Given this, loan forgiveness was turning out to not be for me, but two more things happened in 2020 that completely convinced me that now was the time to get this debt out of my life.
First, I started investing my money in the stock market; money that was collecting dust in my checking account was moved over to a Free Brokerage account and now collecting real interest. Robinhood was the app that I used but there are quite a few out there for getting started on investing in the stock market. The returns in 2020 have been astounding, but even if this year had been a fluke, the average return for the stock market connected to the S&P 500 in a normal year was still 6-8% on average. Well, hold on, I have interest being collected on my student loans and when I looked at the interest amounts on those loans, they ranged from 6.84% to 5%. Essentially, that return in my investments was a wash when looking at the interest being collected on my debt. It was like those returns meant nothing.
Secondly, the US government made a big move in 2020 related to government loans to give us some relief. During the pandemic, the government put a 0% interest, zero payment policy in place. It was set to expire at the end of 2020 and was swiftly extended until October 2021. Well, there it was. This was my opportunity to build a plan, and I had time to build it because the daily compounding interest from my loans that I was drowning in finally had let up.
My Two-Year Debt Repayment Plan
I came up with a plan to pay off half my loans by the end of 2021 and the remainder within 2022, hopefully before the end of that year. It is also part of my plan to not to completely deplete my emergency savings nor my investments, and definitely not my 401k during this plan. Let’s look at my debt amounts and each amounts interest, as well as what loans I’ve already paid off.
My Student Loan Debt. Total: $101,231
|School Year||Loan Type||Loan||Amount||Interest|
Loan #1 - Graduate Loan
Direct Student Plus Loan
Loan #2 - Graduate Loan
Direct Unsubsidized Stafford Loan
Loan #3 - Graduate Loan
Direct Unsubsidized Stafford Loan
Loan #4 - Undergraduate Loan
Direst Subsidized Consolidation Loan
Loan #5 - Undergraduate Loan
Direst Unsubsidized Consolidation Loan
Loan #6 - Undergraduate Loan
Private Chase Bank Loan
Tackling My Loan Plan
My total student debt was $101,231.96 and I was pleased that I hadn’t refinanced in order to combine my debt. Seeing it broken down by loan, as it’s displayed above, actually made it feel less burdensome and realistic to tackle. After watching Dave Ramsey, a famous TV personality and financial advisor, and then watching YouTube videos of others with large debts and how they paid them down, as well as reading multiple articles of those that paid off large amounts of student debt, I decided to get get my plan organized.
I started by using a variation of the Debt-Snowball method. This is a method where you pay smaller debt amounts first so that you’re tackling your debt in ‘baby steps’, a famous Dave Ramsey method. My own priorities were different; I wanted to first remove the burden of a separate lender from all my other loans. Plus, my government loans were currently in forbearance, requiring no payments and no interest during the pandemic. So, I took the money from my savings account and paid the $2,253 private loan. Done! Gone! It felt powerful and I was ready to keep the feeling going. Finally, my debt was below $100,000. But not for long: that interest was going to rear its ugly head again, and soon.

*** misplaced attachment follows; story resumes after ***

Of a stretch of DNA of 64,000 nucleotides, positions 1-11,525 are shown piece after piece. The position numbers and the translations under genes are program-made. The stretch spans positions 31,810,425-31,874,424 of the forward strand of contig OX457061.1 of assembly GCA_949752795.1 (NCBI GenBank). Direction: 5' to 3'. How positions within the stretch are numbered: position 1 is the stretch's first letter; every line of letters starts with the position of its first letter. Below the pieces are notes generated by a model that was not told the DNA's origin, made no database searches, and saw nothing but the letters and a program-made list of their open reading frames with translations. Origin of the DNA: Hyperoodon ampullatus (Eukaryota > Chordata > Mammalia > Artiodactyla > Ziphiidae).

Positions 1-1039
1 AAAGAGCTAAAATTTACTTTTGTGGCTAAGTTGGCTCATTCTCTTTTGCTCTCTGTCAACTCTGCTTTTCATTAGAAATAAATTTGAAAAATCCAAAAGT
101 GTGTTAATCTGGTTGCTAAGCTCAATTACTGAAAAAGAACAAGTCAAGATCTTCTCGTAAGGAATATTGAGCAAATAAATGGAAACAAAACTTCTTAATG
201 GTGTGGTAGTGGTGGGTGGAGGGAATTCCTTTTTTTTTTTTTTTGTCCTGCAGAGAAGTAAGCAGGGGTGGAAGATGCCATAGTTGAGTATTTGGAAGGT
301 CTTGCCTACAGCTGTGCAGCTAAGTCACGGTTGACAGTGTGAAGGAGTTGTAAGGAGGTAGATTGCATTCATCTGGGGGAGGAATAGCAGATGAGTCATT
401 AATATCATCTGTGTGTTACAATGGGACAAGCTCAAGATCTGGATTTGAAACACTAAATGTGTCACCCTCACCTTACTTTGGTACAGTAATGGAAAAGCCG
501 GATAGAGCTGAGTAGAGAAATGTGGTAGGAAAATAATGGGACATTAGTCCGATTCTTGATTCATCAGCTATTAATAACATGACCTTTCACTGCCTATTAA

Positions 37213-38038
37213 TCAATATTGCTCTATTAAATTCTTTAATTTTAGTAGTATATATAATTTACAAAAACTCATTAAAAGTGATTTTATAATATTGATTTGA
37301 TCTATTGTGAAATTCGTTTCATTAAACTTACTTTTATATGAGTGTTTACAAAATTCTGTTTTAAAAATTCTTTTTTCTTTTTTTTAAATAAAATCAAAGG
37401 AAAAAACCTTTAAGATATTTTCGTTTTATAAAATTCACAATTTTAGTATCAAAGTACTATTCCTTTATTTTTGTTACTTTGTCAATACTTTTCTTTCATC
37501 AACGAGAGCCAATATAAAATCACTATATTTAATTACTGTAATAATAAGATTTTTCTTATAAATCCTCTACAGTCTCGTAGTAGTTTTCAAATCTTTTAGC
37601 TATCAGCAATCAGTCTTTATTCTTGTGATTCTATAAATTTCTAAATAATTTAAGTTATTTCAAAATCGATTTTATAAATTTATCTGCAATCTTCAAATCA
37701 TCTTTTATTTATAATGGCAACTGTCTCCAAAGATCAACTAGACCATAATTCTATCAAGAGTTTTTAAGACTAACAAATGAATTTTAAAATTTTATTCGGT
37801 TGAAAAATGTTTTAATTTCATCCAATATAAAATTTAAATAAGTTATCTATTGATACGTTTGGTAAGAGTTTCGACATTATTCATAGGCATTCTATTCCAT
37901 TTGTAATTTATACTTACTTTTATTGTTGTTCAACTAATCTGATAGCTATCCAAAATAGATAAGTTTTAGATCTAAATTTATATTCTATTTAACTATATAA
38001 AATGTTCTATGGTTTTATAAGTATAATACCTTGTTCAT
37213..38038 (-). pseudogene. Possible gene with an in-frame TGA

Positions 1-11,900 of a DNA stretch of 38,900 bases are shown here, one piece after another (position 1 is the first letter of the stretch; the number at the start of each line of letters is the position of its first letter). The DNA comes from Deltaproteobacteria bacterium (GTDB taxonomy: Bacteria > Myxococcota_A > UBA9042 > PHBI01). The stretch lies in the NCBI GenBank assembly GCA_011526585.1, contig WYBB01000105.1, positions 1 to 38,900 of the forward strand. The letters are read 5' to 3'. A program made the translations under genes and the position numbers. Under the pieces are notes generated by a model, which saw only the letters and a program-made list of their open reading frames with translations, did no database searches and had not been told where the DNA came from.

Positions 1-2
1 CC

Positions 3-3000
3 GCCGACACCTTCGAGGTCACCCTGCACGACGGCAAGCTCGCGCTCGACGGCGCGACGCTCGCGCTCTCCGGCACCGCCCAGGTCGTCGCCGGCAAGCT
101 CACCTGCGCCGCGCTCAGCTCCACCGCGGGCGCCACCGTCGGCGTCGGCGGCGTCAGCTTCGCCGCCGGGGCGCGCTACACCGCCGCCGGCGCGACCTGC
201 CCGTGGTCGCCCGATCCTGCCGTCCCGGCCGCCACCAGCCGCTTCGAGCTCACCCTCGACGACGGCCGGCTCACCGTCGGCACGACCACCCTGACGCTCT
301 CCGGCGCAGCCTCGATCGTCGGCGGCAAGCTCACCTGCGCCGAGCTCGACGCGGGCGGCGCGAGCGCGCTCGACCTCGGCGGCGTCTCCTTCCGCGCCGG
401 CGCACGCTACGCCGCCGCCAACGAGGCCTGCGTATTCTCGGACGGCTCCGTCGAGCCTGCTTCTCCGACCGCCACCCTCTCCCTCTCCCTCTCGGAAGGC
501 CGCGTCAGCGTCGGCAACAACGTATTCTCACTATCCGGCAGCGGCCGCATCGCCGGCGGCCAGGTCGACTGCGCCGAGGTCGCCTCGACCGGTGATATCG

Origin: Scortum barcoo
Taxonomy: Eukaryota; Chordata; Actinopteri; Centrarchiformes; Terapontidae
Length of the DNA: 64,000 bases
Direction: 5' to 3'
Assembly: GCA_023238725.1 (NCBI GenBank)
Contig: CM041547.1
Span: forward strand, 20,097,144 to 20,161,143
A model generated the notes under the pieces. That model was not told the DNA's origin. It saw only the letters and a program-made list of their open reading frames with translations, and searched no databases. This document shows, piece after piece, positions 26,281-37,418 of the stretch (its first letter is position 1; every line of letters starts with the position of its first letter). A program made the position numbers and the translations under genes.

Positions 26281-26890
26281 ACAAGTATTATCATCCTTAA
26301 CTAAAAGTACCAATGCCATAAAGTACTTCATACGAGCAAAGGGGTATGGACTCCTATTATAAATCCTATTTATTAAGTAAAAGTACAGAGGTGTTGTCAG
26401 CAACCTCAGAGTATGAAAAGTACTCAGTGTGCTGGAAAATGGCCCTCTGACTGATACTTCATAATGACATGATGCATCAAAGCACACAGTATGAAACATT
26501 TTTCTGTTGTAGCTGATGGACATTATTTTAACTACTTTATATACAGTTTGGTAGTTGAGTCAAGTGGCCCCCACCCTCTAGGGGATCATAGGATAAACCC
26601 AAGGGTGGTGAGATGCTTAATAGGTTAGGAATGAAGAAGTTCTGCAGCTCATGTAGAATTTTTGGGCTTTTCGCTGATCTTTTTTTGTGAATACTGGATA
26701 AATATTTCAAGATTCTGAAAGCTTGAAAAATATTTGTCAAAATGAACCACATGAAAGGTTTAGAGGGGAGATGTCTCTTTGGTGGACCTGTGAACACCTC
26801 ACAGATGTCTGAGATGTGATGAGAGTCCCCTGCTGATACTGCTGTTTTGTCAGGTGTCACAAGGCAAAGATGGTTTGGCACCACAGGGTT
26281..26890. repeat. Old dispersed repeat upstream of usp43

Investments and Savings Interest Advantage
Now we’re up to today and given that I have 0% interest and zero payments due on the remainder of my loans until October 1, 2021, I thought, “Why deplete all of my hard earned savings now to pay off this debt?” This is debt that is essentially frozen in time. However, what wasn't frozen was the interest I earn on my savings account and the interest I receive from my investments in the stock market.
My savings account gives only a measly 1% return, but it’s something, and my investments definitely don't give a measly return. Just in 2020, I’ve had an almost 18% return on my investments in the stock market, and I’m no risk taker. I’m invested in long trusted companies, ETFs or Index funds … no risky penny stocks for me. And still, my return in 2020 has been outstanding.
2021 may not have the same generous returns as in 2020, but the average investment return in the stock market, including some of the worst years in the markets history, is about 6-8%. That 6-8%, by October 1st, 2021, could be the difference that allows me to pay off one of my loans entirely, compared to paying off only part of that loan if I took the money for that purpose now.
Your student debt relief plan would include:
- An Investments and Savings Accounts Advantage
- Utilizing the Interest Debt Snowball Method
- Knowing your refinancing choices
- Communicating Your Plan
The Interest Debt-Snowball Method
Loan #1 is not only the smallest loan that I owe but it also has the highest interest rate. Do I have the money now to pay off loan #1 from the table above? Absolutely! But will I pay it back now? No, I will not.
This will be the first of the loans I pay back before October 1st 2021, when that interest kicks back in. It’s better to take that money and collect interest on it now while I can so it can accrue to a higher amount that can pay off even more when my 0% interest expires.
By October 1st 2021, my plan is pay off loan #1 and loan #2, totaling $25,895, and this payment will come out of my savings account, which will have grown since investing it in January 2021. Also, note that loan #2 is the amount with the second highest debt.
I am using a variation of the Debt-Snowball method in a way that is to my advantage. The amount of the debt wasn’t what was affecting me the most; it was the high interest rates.